Friday, August 25, 2017

On the best rock 'n' roll biographies I've read (so far)

It’s impossible to read every rock biography ever written. I’m trying, yet it always seems just out of my grasp. There are countless biographies on so many people in the music industry that I’ll never get to all of them. My goal right now is to read a few here and there and to eventually get a good overall view of the music industry and the history of music.
While I’ve read quite a few music histories, I like to focus on musician biographies. In looking at the biographies I’ve read so far, I realized a few things:
  1. I read mostly rock musicians from the 1970’s - maybe it’s time to branch out a bit more - to understand the influences of other people from other eras and other genres.
  2. I haven’t read a single biography about a female musician. I need to find some of those.
  3. Apparently I really like music biographies with black and white covers.

Anyway - with those thoughts in mind, I present to you a commitment to read more broadly in music books. Also, here are my favorite rock biographies so far.

  • Wild Tales: A Rock & Roll Life by Graham Nash - I honestly wasn’t too interested in CSNY until fairly recently - After I read Fire and Rain: The Beatles, Simon and Garfunkel, James Taylor, CSNY, and the Lost Story of 1970 by David Browne, I was intrigued and wanted to know more about CSNY (especially after hearing about Crosby’s two month sailing trip to get over his dead girlfriend). So this book was perfect for that. I liked Graham Nash immediately and he quickly became my favorite member of CSNY. I like his attitude and I like the work he’s done and I especially loved his friendship with David Crosby. This book is a lot of fun and definitely worth reading if you like CSNY.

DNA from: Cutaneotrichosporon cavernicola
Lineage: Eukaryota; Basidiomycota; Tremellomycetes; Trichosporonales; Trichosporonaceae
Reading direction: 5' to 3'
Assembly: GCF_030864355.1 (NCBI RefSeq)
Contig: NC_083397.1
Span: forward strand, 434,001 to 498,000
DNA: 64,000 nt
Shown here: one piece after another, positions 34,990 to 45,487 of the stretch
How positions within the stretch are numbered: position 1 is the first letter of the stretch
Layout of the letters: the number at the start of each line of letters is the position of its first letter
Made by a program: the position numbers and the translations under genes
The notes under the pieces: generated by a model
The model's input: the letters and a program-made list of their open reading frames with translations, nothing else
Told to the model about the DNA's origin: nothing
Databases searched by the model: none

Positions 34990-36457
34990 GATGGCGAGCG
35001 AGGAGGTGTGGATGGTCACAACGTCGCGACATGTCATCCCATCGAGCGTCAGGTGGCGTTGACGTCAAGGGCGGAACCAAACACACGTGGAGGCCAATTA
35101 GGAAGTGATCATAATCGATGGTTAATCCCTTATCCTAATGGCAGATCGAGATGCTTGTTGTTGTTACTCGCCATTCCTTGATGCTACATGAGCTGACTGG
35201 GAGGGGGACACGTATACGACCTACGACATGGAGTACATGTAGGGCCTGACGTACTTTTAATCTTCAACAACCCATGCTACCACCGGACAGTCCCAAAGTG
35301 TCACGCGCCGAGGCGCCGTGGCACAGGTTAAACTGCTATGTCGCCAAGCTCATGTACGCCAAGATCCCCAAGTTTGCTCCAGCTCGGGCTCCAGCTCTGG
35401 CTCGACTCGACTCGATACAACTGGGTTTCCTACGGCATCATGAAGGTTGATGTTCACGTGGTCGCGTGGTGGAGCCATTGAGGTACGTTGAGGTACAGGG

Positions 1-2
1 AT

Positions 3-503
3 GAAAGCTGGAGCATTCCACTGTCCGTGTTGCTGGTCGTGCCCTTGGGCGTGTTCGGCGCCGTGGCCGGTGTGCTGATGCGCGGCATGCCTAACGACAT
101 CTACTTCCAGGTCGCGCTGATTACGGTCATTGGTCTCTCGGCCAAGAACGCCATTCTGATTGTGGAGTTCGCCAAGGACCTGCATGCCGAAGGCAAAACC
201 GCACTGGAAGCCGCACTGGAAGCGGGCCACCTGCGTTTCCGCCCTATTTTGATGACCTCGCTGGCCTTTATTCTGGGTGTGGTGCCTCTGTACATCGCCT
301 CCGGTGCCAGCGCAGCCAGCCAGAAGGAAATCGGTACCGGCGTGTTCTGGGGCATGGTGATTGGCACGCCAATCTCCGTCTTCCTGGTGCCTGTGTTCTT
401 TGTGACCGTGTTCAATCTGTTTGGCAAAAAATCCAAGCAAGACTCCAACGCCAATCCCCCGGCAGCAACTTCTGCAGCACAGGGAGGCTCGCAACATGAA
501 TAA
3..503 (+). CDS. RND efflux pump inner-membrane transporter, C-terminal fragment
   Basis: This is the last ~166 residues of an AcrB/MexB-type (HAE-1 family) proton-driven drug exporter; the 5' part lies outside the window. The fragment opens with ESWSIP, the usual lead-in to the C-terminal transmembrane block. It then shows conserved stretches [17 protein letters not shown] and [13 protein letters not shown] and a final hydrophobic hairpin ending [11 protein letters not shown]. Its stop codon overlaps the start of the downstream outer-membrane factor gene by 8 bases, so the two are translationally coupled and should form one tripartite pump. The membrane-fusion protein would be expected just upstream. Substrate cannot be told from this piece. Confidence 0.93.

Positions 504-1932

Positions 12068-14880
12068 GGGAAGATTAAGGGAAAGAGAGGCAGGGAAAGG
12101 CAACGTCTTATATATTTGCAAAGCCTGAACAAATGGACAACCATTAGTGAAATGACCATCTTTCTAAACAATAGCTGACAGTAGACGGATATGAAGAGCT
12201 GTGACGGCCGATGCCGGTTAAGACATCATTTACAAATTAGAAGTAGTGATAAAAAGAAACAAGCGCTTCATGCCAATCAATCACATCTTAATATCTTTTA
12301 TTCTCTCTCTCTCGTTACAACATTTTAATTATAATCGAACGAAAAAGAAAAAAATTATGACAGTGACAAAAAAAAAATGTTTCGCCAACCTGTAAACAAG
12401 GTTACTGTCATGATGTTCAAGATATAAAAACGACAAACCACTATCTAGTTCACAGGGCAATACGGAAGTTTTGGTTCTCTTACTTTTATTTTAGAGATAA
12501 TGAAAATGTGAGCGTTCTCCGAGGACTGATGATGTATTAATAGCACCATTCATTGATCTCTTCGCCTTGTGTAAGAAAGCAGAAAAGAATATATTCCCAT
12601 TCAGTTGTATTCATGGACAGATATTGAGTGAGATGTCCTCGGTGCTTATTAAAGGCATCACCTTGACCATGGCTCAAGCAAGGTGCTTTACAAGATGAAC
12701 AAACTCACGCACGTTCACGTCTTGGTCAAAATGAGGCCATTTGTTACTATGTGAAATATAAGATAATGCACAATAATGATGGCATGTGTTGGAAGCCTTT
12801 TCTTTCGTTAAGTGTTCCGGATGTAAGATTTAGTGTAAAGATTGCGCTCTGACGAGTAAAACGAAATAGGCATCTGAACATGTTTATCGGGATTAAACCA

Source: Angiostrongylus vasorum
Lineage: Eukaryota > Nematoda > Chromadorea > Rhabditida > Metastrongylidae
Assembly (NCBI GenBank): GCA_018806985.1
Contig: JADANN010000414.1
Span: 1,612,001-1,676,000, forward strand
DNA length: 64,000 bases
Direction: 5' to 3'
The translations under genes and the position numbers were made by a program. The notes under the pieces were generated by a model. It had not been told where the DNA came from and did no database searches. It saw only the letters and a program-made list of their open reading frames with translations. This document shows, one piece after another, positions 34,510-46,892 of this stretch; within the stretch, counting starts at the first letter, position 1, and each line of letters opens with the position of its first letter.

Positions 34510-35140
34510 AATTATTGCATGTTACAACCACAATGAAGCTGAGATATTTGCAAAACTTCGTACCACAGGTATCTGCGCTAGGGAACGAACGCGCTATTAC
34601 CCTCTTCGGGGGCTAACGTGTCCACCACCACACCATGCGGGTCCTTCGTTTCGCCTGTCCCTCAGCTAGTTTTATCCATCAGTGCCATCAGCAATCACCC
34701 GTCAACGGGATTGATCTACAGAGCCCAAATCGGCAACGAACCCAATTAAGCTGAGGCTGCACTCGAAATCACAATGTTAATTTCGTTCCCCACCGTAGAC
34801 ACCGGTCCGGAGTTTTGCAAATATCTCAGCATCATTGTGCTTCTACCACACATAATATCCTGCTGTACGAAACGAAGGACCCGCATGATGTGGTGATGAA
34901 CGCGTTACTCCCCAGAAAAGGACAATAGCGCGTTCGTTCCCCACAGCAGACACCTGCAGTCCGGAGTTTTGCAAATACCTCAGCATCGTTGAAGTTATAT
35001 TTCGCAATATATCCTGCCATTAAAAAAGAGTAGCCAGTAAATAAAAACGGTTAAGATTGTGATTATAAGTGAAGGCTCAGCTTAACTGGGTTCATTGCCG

• Change of Seasons: A Memoir by John Oates - I wasn’t too into Hall & Oates until I read this book, which sparked a fervor in me for H&O that I wasn’t aware I could feel. The first half of this book bored me, but once I got into the second half, I couldn’t put it down. I feel like John Oates would be buddies with my dad, which endeared him to me. This is a fun look at 1970/1980’s pop and rock.
  • Bowie: A Biography by Mark Spitz - This was only the second Bowie biography I read, but I enjoyed it quite a bit more than the first. I especially loved that Mark Spitz discusses Bowie’s musical influences and spends quite a bit of time sharing specific bands and songs that a Bowie fanatic should familiarize themselves with. For me, that was priceless and gave a whole new view to Bowie. I’ve since read more Bowie biographies, but this one sticks out in my mind as the best so far.

What music biographies have you loved? Do you agree with my picks? Which biographies would be on your list? Is there a different subgenre of biographies that you prefer reading?

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